How AI speeds up LightsOutPlanning: 3 quick learnings

LightsOutPlanning, or LOP for short, is a supply chain 4.0 solution that we develop in co-creation with our AI-partner Genzai. During our LOP event last December, our customers Bridgestone, Tereos and Alpro shared the insights they gained after exposing their companies to LOP. Next question: how can we find out more quickly what input parameters mattered most to get the best EBITDA results? This is how we tame the beast AI.

3 quick learnings

Acceleration: AI algorithms can accelerate (from weeks down to hours) labour-intensive scenario analyses.

A critical human mindset remains vital: The measured accuracy of an algorithm can be used to determine if you have sufficient data in order to apply your learnings, or if you need to continue digging deeper before deriving conclusions.

Cascade: The cascaded approach, where man and machine take alternating turns, leads to faster results which are also recognised and trusted by our engineers. The AI algorithms have assisted the bluecrux engineers in achieving more accurate and faster manufacturing and distribution footprint results for its customers.

What input parameters matter most?

Nowadays supply chains use more than 1000 supply chain nodes with different input parameters and produces more than 5000 output parameters with EBITDA as a key output to analyze each scenario.

In order to investigate the potential of AI algorithms to accelerate the scenario analysis phase, bluecrux asked Genzai to apply artificial intelligence solutions. With these amounts of scenarios, the main objective was to find out more quickly what input parameters mattered most to get the best EBITDA results of the model.

Step 1: 5 regression models

How do the underlying data structures work? And how are the data for Machine Learning and regression modelling prepared? In Microsoft Azure Machine Learning, we tested 5 different regression models:

– Linear
– Bayesian
– Neural Network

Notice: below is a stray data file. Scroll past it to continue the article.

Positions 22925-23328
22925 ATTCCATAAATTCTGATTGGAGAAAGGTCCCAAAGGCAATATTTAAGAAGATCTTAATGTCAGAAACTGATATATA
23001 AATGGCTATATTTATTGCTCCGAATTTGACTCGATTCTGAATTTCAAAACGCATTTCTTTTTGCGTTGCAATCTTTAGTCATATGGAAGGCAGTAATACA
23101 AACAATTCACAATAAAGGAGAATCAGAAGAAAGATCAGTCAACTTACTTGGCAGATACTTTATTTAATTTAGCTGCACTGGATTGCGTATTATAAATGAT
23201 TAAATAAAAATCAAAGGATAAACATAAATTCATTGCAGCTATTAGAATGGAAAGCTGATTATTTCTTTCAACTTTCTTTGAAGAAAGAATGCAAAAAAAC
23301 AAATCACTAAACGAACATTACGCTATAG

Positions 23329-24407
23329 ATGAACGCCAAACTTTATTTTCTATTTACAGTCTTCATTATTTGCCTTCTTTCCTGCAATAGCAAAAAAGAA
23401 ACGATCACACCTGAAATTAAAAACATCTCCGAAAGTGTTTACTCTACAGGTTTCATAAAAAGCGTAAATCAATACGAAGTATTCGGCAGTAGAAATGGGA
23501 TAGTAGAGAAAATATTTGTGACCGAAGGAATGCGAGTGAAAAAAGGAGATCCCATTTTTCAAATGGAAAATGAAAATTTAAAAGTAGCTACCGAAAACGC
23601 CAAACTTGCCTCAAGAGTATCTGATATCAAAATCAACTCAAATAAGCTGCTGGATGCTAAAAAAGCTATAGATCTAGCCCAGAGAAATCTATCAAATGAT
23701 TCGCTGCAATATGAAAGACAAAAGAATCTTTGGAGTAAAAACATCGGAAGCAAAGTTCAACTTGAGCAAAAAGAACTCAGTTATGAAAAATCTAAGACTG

– Decision Forest
– Boosted Decision Tree.

Using 90% of the scenarios, we trained the 5 models to predict EBITDA, and compared the accuracy of the predictions with the final 10% of scenarios.

Next to predicting the EBITDA outcome, we focused on the reliability and accuracy of the prediction: with 600 inputs and 2,000 scenarios, do we have sufficient data to achieve a high predictability of the outcome?

> Boosted Decision Tree performs best

During the first iteration, the Boosted Decision Tree algorithm resulted in the best outcome, and we could determine the ranking of 600 inputs based on their influence.

Although the ranking top 10 was immediately recognised as very relevant by the bluecrux network optimising engineers, the evaluated accuracy of the prediction was low: 0.43. We had too few scenarios, or too many inputs, to make reliable predictions. From their experience, bluecrux engineers were missing some important inputs that the model did not detect.

Step 2: Cascaded approach

To improve reliability, we decided on a cascaded approach. The 100 highest ranking inputs of the first iteration were used to create an additional 2,000 scenarios, with the idea to increase the number of scenarios and reduce the number of inputs to be investigated. The second iteration showed scenarios with less spread, indicating a denser set of inputs. The additional scenarios were fed into the trained Boosted Decision Tree algorithm.

The final accuracy of the EBITDA prediction improved to 0.84, where the model created a new ranking of most important inputs. The final 20 best inputs are now used by bluecrux engineers to complete the optimization of the supply chain network for its customer.